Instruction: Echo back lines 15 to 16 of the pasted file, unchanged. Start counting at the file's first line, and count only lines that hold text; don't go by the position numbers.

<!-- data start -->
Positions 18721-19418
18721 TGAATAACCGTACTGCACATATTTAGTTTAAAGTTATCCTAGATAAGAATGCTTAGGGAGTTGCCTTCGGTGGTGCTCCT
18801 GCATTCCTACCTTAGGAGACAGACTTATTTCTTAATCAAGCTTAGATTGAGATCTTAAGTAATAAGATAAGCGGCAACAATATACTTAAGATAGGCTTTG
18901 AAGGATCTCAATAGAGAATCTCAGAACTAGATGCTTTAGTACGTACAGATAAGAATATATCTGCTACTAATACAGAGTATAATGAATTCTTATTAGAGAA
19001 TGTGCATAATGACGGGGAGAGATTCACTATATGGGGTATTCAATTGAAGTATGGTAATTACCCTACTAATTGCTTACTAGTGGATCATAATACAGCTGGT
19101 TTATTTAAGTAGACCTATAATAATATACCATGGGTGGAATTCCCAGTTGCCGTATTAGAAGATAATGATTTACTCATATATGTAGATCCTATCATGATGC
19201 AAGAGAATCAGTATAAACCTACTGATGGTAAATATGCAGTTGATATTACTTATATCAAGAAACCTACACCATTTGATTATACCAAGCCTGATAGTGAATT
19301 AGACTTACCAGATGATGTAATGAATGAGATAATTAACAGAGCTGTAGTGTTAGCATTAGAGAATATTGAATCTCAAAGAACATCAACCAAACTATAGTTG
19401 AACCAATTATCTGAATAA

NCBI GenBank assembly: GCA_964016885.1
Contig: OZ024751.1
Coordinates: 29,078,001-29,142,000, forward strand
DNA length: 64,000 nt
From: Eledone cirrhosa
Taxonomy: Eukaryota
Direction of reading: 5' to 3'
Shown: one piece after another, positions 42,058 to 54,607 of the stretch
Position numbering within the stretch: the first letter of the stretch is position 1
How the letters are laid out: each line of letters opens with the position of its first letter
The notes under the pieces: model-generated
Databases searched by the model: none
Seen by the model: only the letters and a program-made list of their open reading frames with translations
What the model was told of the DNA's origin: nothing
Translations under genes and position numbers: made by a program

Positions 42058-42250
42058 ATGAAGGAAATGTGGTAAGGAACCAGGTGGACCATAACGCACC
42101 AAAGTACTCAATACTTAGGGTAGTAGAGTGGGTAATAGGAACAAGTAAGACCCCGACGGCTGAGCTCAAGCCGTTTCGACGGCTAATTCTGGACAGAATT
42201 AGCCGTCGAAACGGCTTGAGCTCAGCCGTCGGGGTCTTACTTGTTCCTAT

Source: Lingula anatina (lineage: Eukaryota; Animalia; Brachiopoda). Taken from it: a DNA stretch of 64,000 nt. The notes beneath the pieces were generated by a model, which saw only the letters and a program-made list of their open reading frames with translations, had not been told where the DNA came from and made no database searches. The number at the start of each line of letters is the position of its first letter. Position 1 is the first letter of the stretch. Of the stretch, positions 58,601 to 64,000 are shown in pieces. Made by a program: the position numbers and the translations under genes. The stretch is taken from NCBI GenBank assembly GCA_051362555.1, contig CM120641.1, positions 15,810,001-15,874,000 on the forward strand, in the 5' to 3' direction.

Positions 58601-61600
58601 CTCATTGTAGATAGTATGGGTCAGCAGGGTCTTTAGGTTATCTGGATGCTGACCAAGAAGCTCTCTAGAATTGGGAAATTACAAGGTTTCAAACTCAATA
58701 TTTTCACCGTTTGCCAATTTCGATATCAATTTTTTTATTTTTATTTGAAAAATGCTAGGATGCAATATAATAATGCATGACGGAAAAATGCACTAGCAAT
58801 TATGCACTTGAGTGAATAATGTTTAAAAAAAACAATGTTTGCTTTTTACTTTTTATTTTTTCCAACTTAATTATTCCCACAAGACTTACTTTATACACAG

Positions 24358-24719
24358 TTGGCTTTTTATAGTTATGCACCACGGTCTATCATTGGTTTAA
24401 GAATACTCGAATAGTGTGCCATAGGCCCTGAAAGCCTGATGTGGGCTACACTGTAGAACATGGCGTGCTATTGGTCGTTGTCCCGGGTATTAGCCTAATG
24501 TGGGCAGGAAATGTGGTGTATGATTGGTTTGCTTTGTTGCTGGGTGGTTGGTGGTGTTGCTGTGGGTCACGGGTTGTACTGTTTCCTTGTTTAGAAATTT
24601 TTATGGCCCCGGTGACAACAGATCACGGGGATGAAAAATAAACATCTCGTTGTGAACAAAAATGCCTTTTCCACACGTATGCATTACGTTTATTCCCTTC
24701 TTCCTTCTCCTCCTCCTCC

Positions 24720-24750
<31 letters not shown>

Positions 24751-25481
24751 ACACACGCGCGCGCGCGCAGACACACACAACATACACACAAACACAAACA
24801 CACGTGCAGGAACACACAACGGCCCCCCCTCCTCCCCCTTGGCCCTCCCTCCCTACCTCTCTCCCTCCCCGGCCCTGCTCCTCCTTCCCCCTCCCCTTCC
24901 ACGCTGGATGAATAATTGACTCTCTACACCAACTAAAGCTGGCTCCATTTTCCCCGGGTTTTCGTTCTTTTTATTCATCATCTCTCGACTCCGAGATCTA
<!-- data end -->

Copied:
Taxonomy: Eukaryota
Direction of reading: 5' to 3'